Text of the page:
Location Data: Bark Bay

Having spent a good deal of productive time exploring my novel’s characters last month, I’m now turning attention to setting

With a current population of about ten thousand, Bark Bay is a relatively quiet town in the northern United States.

The town’s name has its origins in geography and history. The town is located between the mouths of two rivers, the East and Indian, that flow into the large George’s Lake and form a deep bay. The inhabitants of a Native American settlement were driven off in the eighteenth century by English settlers, who named their colony Georgetown. The geography of the area made the town an ideal port for a booming lumber industry, but also made it very easy to attack; this combination of wealth and vulnerability led to decades of fighting among European factions, and the town changed its national affiliation several times until the end of the American Revolutionary War. Now citizens of the United States, the residents of Georgetown decided to change the town’s name as a symbolic dismissal of their colonial heritage.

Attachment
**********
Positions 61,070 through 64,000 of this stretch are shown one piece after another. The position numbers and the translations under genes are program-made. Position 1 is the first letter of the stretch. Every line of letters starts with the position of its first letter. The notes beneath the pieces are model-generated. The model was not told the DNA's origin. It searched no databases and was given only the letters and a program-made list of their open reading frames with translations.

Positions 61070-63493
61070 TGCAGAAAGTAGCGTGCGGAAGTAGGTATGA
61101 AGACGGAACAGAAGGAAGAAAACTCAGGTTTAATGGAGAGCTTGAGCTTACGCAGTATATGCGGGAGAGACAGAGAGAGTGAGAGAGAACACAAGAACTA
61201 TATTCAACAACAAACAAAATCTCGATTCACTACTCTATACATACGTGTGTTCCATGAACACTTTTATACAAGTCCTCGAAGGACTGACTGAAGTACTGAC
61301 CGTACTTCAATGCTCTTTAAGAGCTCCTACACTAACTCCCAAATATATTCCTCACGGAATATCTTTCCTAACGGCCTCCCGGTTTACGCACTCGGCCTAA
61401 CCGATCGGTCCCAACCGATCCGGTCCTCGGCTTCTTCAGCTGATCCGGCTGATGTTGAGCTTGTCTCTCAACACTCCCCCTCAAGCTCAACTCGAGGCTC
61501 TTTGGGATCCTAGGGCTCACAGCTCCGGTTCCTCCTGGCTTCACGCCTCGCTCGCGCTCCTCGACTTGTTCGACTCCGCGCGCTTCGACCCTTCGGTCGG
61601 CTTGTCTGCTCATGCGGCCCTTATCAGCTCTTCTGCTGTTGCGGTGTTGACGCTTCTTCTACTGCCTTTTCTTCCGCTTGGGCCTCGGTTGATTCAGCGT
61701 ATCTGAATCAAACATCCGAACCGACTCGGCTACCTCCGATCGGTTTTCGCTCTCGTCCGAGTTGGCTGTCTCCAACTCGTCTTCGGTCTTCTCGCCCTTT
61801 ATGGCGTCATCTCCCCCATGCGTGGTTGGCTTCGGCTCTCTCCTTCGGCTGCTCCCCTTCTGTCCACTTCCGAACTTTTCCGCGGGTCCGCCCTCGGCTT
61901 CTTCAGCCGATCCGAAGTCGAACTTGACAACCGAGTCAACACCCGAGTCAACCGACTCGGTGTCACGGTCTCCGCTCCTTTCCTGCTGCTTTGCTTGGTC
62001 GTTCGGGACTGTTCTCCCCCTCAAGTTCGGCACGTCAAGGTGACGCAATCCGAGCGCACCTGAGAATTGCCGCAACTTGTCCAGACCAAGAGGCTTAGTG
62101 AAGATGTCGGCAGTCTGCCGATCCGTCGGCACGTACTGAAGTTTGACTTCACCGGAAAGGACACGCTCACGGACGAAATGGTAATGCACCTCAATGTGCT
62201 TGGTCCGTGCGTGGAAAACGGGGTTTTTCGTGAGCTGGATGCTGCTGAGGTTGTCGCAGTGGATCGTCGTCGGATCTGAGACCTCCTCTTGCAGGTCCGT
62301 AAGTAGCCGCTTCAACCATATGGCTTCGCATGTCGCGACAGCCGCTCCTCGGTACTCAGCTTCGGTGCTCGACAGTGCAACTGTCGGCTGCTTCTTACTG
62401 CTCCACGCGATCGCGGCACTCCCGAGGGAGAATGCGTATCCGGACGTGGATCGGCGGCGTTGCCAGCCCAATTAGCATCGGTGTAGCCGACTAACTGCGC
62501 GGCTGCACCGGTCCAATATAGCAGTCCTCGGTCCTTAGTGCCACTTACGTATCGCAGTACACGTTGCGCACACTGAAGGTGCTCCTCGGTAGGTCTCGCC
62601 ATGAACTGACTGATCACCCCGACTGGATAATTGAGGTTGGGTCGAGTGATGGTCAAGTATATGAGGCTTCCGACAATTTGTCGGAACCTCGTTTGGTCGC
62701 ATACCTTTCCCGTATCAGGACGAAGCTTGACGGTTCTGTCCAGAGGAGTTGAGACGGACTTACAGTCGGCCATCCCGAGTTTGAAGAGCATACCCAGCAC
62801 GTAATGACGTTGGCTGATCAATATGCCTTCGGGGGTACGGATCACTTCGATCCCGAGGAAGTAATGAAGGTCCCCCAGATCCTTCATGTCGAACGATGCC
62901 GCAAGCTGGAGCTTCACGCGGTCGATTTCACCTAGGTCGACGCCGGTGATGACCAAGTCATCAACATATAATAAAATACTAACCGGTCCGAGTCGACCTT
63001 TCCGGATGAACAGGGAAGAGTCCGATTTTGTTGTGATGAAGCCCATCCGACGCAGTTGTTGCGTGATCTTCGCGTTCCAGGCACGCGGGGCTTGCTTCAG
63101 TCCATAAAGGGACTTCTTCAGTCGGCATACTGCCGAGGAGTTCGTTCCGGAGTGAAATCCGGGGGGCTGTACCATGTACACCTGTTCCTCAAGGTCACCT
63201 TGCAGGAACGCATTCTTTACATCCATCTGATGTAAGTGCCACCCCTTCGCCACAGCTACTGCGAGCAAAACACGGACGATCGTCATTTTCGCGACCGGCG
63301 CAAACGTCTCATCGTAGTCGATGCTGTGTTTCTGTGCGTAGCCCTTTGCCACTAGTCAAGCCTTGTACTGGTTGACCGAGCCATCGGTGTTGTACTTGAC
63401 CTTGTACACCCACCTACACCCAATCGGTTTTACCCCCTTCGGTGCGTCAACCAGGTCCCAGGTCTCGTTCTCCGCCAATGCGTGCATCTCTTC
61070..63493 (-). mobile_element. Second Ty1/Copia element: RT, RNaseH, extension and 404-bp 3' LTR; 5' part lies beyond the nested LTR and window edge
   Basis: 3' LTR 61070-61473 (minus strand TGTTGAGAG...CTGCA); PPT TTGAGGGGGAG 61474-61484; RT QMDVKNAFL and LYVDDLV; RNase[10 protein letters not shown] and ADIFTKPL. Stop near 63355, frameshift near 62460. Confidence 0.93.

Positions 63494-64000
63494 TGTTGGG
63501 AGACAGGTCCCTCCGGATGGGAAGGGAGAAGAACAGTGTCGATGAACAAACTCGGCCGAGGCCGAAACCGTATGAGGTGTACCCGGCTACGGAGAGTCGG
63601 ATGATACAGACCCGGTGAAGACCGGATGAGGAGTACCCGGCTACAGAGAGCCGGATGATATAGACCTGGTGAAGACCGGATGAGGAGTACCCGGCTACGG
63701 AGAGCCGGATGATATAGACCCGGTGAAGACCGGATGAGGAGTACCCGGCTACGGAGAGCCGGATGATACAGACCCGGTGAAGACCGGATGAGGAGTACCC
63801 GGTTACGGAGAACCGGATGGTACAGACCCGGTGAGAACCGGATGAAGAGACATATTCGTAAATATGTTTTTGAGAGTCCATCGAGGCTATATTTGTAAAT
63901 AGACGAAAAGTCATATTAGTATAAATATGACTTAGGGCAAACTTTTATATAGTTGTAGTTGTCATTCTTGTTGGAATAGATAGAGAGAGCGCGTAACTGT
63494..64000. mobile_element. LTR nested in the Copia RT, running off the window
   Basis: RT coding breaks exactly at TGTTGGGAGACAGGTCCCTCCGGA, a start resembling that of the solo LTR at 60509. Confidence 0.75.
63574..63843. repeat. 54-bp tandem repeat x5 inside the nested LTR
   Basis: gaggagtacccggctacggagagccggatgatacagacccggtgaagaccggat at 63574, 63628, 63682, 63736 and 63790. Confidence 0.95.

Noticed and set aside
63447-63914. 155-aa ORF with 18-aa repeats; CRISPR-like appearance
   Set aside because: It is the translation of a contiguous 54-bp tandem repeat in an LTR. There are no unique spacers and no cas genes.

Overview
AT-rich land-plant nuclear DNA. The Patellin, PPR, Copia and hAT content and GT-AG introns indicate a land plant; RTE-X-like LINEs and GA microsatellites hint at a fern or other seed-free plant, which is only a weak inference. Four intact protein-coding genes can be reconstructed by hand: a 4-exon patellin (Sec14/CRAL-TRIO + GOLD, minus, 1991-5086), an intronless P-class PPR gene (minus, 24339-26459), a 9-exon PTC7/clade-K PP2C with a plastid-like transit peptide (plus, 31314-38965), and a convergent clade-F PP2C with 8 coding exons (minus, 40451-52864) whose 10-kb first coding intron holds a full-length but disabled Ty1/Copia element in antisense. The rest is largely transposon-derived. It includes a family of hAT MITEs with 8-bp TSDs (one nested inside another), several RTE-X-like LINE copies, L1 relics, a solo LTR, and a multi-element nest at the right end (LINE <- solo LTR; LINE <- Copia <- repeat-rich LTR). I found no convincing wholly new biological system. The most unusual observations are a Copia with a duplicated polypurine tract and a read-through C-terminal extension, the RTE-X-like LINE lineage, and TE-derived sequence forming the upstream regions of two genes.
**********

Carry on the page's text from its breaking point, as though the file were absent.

The town’s commercial fortunes played a pivotal role in the renaming. Now established as one of the premier lumber ports in the Americas, the large bay was routinely littered with the industry’s remains; although no one is certain who was responsible for renaming the town or when exactly it occured (a devastating fire in the early nineteenth century having destroyed most town records), there is little doubt that soon after the birth of its country, the town was reborn as Bark Bay.

The town’s wealth dwindled as more lucrative lumber areas were developed, and nearly collapsed by the turn of the twentieth century. Reinventing itself as a yachting port, the town prospered again until the Great Depression of the 1930s drained the wealth from scores of summer homes. Since that time, many industries have tried to establish themselves in Bark Bay, some even flourishing for a while, but none having any sustaining power.

Today, the remnants of the lumber and tourist industries, along with modestly successful retail and professional businesses (Bark Bay being the largest town in its county), sustain the local economy. 

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